A: “That goes back to my dad. He played semi-pro and coached, and he’s the one that got me to do it. Thank God he was relentless. I finally did it just to get him off my back, and when I tried it, I said, you know, this is pretty good. So, I started really working at it and getting serious about it. I actually made a change to the technique late in my career, and my last six years I shot over 92 percent, which is 2 percent better than anyone else has ever done in history. . . . So in my mind, even though Mark Price is a little bit ahead of me, I still think I was the best free throw shooter ever.”

Q: Barry accumulated a tremendous amount of accolades during his career, and in 1996, he was named one of the 50 greatest players in NBA history. Out of all of your impressive statistics, awards and honors, of which one are you the most proud and why?

A: “The biggest honor is being part of the championship team that I was on, because that’s what basketball is about. It’s not about individual honors. Basketball is a team sport. It’s about achieving something as a group, as a unit. I have a Hall of Fame ring, a Top 50 ring and a Championship ring, and the only ring I ever wear is my Championship ring.”

Q: Barry retired from the NBA after the 1979-80 season. He left the game ranked among the top scorers in NBA history. What are you up to now? Are you still involved in basketball?

A: “I still do some things for the NBA. I’ve gone overseas in the preseason tours and they call me to do various other things at times, but I don’t do anything of a definitive nature. I do still hang around it and help people out, though. I do some clinics every once in awhile and try to pass on the knowledge that I was lucky enough to accumulate over the years. Other than that, I’m involved in a lot of business things. . . . I do one thing called Rick Barry Celebrity Sports Adventures, where I put trips together for people to go play golf with me, to go fishing with me or other sports personalities I know, and other things like that. I have a lot of different things going for me. And since I didn’t hear those words million dollars in my contract negotiations, I’m still out there working to provide for my family!”

Q: Barry has five sons–Scooter, Jon, Brent, Drew, and Canyon–all of whom also play basketball. Jon, Brent and Drew have each found success in the NBA, and Barry said 15-year-old Canyon shows great potential. What is it like to see all five of your sons also play and excel at basketball?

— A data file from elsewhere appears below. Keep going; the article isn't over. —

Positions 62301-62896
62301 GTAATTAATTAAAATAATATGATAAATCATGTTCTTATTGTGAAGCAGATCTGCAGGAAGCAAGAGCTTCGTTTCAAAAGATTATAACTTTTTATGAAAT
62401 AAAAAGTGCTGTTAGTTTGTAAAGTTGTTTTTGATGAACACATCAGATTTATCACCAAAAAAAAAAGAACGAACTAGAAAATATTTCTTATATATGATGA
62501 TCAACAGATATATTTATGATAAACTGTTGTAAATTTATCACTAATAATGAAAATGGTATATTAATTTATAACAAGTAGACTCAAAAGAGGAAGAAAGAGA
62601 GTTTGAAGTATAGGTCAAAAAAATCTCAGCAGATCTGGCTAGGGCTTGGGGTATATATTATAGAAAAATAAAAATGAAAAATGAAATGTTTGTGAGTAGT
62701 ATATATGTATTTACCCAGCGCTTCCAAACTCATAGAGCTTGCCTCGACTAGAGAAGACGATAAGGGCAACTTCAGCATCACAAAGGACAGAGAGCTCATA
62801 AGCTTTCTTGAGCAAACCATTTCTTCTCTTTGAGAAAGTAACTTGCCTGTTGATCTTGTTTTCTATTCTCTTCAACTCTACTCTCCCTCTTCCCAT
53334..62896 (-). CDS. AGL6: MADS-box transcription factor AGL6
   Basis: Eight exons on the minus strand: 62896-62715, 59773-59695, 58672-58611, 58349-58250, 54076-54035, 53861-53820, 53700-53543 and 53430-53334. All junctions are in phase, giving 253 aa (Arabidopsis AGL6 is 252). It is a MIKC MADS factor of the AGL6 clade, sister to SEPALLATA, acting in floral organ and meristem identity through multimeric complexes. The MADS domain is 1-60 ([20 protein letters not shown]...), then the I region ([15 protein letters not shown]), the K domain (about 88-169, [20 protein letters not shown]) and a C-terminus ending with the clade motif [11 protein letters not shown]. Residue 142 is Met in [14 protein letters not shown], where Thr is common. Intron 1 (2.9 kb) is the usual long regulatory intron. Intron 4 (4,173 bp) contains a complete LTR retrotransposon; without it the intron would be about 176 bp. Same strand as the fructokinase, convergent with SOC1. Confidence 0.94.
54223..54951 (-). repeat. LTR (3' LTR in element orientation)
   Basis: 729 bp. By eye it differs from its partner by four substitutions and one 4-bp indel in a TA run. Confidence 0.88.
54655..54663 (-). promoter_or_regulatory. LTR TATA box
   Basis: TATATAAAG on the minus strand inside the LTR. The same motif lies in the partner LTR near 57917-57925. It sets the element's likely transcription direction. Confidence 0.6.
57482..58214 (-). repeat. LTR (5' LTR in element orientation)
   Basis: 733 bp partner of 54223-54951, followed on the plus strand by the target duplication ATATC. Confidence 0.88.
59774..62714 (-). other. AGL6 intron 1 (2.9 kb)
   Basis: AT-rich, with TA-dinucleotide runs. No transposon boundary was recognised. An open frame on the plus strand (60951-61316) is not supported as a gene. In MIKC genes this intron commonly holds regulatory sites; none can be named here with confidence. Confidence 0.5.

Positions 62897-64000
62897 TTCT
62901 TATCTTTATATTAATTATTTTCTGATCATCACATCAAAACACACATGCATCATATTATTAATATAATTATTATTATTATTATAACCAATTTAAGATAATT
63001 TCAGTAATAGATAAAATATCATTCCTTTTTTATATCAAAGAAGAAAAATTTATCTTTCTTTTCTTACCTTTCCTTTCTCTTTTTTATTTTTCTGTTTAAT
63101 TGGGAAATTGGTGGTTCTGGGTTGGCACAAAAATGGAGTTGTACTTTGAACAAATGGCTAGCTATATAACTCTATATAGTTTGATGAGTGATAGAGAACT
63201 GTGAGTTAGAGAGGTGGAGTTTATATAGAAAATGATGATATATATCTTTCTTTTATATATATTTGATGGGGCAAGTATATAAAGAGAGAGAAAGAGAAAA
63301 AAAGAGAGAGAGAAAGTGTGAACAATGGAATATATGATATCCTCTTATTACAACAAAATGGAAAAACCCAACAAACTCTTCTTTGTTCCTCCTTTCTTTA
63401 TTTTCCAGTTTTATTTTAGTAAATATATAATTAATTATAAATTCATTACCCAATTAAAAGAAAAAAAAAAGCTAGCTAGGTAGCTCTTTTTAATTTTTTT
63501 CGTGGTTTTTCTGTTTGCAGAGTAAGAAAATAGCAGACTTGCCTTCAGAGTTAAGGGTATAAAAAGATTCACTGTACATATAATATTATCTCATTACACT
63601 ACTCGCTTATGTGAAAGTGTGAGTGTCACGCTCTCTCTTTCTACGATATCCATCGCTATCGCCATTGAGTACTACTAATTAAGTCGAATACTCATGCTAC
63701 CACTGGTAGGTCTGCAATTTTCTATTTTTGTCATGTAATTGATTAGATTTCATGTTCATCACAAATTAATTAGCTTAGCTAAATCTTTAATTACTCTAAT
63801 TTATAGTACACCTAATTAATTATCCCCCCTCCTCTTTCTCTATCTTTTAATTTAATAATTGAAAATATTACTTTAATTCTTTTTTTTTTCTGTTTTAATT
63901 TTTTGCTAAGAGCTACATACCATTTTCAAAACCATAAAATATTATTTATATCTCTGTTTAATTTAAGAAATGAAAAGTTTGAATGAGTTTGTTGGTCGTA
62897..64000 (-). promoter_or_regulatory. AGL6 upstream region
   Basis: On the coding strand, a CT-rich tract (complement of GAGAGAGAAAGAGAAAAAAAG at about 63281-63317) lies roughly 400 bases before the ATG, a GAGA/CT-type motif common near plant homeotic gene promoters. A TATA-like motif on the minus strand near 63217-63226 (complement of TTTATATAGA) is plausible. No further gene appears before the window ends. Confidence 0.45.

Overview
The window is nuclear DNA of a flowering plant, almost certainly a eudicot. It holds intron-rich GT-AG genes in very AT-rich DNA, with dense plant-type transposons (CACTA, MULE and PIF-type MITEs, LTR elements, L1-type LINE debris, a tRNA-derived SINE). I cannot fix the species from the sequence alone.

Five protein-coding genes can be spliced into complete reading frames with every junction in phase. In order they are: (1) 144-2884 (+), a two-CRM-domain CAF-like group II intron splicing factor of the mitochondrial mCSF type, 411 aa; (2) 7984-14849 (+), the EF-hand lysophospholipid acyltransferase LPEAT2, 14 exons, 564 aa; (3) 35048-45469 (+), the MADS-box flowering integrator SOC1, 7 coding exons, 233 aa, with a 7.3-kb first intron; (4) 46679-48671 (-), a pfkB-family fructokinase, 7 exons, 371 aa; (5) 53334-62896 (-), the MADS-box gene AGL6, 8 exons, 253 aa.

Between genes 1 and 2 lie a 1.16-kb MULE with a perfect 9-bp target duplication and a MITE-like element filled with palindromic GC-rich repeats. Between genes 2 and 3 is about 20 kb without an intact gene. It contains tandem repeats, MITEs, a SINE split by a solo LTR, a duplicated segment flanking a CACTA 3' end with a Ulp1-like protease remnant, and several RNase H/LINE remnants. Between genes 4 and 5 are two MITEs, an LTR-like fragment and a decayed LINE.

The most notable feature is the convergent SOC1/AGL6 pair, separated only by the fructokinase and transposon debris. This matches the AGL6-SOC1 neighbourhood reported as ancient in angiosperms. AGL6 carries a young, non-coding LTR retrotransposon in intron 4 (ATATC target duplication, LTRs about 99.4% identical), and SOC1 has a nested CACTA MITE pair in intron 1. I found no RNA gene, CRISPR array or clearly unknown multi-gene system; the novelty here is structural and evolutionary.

A: “The fact that they’re all good kids is the thing I’m proudest of. But I’m happy for them that basketball has been an important part of their lives just like it was for me. They grew up around the game. And the really remarkable thing about it is that not only did every one of them follow me in my main career [Basketball], they followed me in my second career, too [Broadcasting]. Every one of my boys has done some kind of basketball broadcasting has done a terrific job with it. Brent has only done a little bit, but I think he might wind up going into it. Jon’s working now, Scooter did work before and did a great job, and Drew’s currently doing some college basketball stuff. So, to have your kids follow in your footsteps in one career is one thing, but to have them do it in two careers is just remarkable.”

Q: A few years ago, Barry authored Rick Barry’s Super Sports Trivia, a book published by Square One Publishers in Garden City Park, New York. His book is unique because its format gives readers the option of playing alone or with others, and because it doesn’t simply supply the questions’ answers–it includes interesting contextual information that teaches readers as they play. Why did you decide to write a sports trivia book and what does the book include?

A: “I’ve always been a trivia buff. I enjoy it a lot, so the book was fun to work on. The thing I like most about the book is that it’s very diversified. It’s doesn’t just include the three major sports—football, baseball and basketball–there’s a little bit of everything. It’s also something that’s not going to insult someone who really does know about sports by being so easy and so basic. It can challenge those people, but at the same time, it’s not going to make anyone feel inferior. The other thing I like abut the book is that it’s not just about sports, it’s about people. I had a good time doing it.”

Q: Outspoken and opinionated, but no doubt talented, Barry invokes a wide-variety of feelings in people. When people think about Rick Barry, what do you hope comes to mind? What do you want your legacy to be?

A: “I just want people to say Rick Barry was a man who gave everything he had to everything he ever did in life. He never took shortcuts and he always gave his best effort in everything he did. It’s something that my father instilled in me for which I am eternally grateful. I also tried to pass it on to my boys. I told them that if you always give your best effort in everything you do, when you go to sleep at night you can feel good about yourself. And it doesn’t matter whether you succeed or not, because you can’t be afraid to fail. When it comes to basketball, I want people to say I was a constant team player. I played the game the way it was designed to be played, and I was the type of teammate that you wanted to have. If you were open, you were going to get the ball from me. And if you needed a basket, I could do that for you, too.”